Industrialisti was a Finnish-language newspaper published from Duluth, Minnesota, United States. Founded in 1914 under the same Sosialisti, the newspaper was politically linked to the Industrial Workers of the World. It was published daily, but was converted into a fortnightly in its later years.
Sosialisti had emerged in the back-drop of the 1913 copper and ore-dock strike. The 1913 strike had caused division amongst the Finnish socialists in Minnesota. They were now divided between a 'political' wing who wanted to focus on electoral struggles (through the Socialist Party of America) and those who favoured direct action. The split culminated at the annual conference of the socialist Työmies Publishing Company in the summer of 1914. At the conference, an heterogeneous coalition of political radicals and pro-direct action/pro-IWW unionists broke away and set up the publishing company behind Sosialisti.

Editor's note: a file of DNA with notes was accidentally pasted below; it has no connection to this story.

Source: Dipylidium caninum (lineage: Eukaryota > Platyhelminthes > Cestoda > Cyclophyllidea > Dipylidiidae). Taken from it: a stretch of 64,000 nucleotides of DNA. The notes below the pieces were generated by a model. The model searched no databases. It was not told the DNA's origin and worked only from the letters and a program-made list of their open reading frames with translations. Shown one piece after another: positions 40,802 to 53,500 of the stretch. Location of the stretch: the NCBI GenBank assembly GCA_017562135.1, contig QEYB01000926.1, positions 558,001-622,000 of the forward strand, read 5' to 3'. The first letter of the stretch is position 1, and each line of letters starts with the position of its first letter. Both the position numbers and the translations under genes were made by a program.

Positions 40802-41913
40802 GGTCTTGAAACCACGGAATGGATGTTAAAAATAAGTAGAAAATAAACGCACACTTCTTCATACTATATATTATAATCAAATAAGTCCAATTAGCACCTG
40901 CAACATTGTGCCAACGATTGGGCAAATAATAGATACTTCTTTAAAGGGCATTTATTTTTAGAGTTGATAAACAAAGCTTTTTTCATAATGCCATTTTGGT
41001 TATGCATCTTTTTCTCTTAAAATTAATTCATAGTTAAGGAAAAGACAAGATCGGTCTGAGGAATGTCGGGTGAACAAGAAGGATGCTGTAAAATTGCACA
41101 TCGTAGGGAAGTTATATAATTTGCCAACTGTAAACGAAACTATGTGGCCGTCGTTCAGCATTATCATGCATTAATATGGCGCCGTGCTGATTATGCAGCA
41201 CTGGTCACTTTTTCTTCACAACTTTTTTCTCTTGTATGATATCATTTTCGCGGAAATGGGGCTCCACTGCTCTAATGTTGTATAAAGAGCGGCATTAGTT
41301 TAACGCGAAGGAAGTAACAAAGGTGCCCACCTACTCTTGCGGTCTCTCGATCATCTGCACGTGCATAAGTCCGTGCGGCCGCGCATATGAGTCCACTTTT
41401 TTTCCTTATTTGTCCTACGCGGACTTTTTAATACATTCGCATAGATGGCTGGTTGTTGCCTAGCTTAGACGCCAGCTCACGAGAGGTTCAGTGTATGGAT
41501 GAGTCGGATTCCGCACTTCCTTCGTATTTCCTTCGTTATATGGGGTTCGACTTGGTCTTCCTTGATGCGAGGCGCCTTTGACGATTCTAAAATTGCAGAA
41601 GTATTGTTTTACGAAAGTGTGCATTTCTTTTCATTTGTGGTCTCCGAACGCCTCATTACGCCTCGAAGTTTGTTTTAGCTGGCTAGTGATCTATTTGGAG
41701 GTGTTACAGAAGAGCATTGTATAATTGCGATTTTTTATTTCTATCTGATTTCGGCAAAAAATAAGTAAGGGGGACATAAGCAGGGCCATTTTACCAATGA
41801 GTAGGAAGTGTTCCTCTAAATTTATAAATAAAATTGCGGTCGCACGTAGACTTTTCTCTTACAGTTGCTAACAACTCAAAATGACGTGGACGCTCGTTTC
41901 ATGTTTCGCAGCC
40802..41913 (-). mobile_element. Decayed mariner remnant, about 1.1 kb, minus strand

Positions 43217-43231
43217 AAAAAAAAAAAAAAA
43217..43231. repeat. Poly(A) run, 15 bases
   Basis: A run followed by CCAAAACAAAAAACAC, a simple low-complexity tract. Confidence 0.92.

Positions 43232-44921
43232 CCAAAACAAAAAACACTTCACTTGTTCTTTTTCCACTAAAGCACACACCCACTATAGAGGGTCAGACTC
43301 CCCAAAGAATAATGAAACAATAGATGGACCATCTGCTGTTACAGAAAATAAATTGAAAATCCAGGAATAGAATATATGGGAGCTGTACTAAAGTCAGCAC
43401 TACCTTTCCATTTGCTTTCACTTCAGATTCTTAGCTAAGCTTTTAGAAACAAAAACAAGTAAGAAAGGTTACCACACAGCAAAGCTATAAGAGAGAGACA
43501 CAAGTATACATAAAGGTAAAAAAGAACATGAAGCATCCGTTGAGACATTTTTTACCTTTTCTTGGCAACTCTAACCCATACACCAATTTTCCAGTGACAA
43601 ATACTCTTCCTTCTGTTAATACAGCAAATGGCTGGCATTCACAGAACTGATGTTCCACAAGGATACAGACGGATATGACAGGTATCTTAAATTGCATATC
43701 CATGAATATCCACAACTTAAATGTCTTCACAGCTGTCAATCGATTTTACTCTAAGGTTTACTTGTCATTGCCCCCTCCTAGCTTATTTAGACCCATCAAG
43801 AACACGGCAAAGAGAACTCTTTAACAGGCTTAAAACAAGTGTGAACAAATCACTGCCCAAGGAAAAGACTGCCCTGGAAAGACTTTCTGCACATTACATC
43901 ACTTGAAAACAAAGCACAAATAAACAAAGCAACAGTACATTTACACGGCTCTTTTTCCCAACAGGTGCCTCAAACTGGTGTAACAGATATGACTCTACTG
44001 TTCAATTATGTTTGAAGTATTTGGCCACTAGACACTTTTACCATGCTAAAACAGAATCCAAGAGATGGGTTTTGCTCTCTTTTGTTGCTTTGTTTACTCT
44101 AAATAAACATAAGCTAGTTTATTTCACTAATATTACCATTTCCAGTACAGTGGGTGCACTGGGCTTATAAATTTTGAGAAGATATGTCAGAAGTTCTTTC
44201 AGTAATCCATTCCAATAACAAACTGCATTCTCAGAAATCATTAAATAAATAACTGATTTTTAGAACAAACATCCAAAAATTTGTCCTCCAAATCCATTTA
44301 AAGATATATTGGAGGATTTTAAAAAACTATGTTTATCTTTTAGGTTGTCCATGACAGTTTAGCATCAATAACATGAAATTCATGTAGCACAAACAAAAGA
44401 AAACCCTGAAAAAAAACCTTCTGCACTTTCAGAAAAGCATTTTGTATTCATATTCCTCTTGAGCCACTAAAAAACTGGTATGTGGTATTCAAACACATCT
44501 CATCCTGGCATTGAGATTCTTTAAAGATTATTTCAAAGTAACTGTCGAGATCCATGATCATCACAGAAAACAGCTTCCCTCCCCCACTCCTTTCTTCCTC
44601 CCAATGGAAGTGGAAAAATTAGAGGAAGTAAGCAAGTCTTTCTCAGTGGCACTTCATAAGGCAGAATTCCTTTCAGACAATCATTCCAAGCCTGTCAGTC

In 1916 the name of the newspaper was changed to Teollisuustyoläinen. In 1917 a lawsuit was levelled against the newspaper. It would re-appear under the new name Industrialisti. By this time, the paper was completely under the control of the IWW faction. The newspaper was strongly opposed to the U.S. participation in the First World War. For example the first issue of the refounded Industrialisti in March 1917 carried a strong anti-war message. Leo Laukki was the Industrialisti editor at the time.
At the time of its foundation, Sosialisti had a circulation of around 4,000. As of 1919 Industrialisti had around 10,000 subscribers. The newspaper had a sizeable readership across the border in Canada.
Industrialisti was published by a publishing corporative, the Workers' Publishing Company (which also published Finnish-language IWW literature). It began as Socialist Publishing Company in 1914. After the 1917 lawsuit, it re-appeared as the Workers' Socialist Publishing Company, changing its name to Workers' Publishing Company in 1954.
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